OK, I'm officially on the transplant list. But if you think being on the list means it's time to relax, think again. Stuff needs to be done in the meantime.
UPMC's Thomas E. Starzl Transplantation Institute has sent me a big packet of information of necessary tests I must receive to remain active on the transplant list. Already, as I've noted numerous times before, I've already undergone 18 medical tests including a prostate biopsy (ouch) to qualify to have my name placed on the list.
But being on the list is no right. It is something one earn with reasonably good health and due dilligence. Slackers need not apply.
That's to say, I have follow-up chores I must complete to remain qualified for kidney-pancreas transplant should they become immediately available, with my name written on them. But this is nothing that can be scheduled. You must be on call at all times because, as the letter states, "waiting time can vary from a period of days to years.".
With doctors' appointment schedules being what they are, I must schedule appointments now for April, then remember to be timely in scheduling appointments to be completed by next October. I must have follow-up prostate exams, including digital rectal exam, every six months along with a prostate-specific antigen or PSA tests every six months..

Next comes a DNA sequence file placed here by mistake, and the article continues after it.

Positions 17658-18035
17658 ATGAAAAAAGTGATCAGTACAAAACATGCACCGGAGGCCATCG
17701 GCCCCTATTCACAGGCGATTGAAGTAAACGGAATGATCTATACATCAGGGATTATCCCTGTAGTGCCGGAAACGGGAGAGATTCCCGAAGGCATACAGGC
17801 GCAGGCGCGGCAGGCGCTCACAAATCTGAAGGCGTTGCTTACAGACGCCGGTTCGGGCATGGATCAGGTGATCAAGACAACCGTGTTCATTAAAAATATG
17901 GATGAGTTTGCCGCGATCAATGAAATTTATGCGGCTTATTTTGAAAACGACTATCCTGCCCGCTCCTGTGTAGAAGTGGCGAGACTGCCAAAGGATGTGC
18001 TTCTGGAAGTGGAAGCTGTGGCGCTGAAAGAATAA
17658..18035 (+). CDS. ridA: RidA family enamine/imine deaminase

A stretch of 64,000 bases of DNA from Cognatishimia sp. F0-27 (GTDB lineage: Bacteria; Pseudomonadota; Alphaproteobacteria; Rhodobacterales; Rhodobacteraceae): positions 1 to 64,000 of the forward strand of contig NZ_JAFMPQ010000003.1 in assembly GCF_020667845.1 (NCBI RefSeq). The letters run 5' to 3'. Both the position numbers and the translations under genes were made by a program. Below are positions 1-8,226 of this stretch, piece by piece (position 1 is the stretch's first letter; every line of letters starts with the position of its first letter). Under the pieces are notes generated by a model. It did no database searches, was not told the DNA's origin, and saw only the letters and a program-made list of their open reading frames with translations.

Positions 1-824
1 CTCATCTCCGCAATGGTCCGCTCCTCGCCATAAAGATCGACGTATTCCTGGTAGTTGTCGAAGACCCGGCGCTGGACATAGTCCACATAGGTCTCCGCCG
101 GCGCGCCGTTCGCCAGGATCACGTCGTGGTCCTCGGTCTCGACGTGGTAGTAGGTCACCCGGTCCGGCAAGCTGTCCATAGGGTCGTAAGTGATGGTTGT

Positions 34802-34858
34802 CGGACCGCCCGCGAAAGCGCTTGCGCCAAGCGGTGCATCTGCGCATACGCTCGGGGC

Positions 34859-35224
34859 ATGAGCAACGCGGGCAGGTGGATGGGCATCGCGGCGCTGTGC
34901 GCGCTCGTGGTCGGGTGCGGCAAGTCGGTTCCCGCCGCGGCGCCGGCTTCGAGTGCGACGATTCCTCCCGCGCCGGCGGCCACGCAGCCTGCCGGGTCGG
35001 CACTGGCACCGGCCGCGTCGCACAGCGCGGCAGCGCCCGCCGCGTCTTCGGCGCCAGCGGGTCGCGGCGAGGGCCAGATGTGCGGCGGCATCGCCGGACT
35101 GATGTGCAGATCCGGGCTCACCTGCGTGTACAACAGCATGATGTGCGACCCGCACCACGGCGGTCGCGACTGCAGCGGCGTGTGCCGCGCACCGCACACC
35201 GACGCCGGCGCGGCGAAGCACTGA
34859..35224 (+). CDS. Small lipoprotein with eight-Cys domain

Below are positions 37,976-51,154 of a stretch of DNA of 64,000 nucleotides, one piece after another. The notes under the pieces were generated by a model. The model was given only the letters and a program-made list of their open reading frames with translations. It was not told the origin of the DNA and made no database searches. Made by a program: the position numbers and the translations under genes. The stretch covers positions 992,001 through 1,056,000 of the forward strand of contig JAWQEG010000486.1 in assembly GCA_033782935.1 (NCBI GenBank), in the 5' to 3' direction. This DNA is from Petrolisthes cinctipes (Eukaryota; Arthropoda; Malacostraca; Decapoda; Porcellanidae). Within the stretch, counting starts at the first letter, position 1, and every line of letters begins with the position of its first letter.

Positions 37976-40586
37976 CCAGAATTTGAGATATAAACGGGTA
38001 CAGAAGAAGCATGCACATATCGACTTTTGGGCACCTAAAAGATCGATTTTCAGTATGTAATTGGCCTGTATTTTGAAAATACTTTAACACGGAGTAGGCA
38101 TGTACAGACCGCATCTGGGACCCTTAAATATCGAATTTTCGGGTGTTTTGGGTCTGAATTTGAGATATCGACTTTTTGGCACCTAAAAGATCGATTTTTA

By next October, I must have completed another Adenosine Thallium stress test, an echocardiogram, Hepatisis B and C screenings, and HIV anitibody tests.
And if I go on dialysis, I will be required to have a cardiac catheterization, due to my having had diabetes for 43 years. That will test my heart and assure it's strong enough to withstand the rigors of organ transplantation. I'm not required to get such a test now because the contrasts they use would kill off what little kidney function I currently have.
More to the moment, each month I must also have blood drawn and have it sent to the institute to make sure my bloodwork is up to date. That bloodwork, including blood antigens and other details, is needed to properly match me with a kidney and/or pancreas. it will save time if the bloodwork is done in advance each month. In fact, if the bloodwork is not current when an organ match occurs, I could be ineligible because of the lack of current bloodwork.
I feel windsept.
"We are all very understanding of the stress that accompanies the waiting period," the institute states. "The uncertainty of when the transplant will occur, coupled with not feeling well may magnify life's everyday stresses and strains. We assure you that this is a normal response and would like to hear from you if you are having problems coping."
That means I must be abnormal. Albeit windswept, I have had no problems coping after having been on the transplant lists precisely two weeks.
But give me time.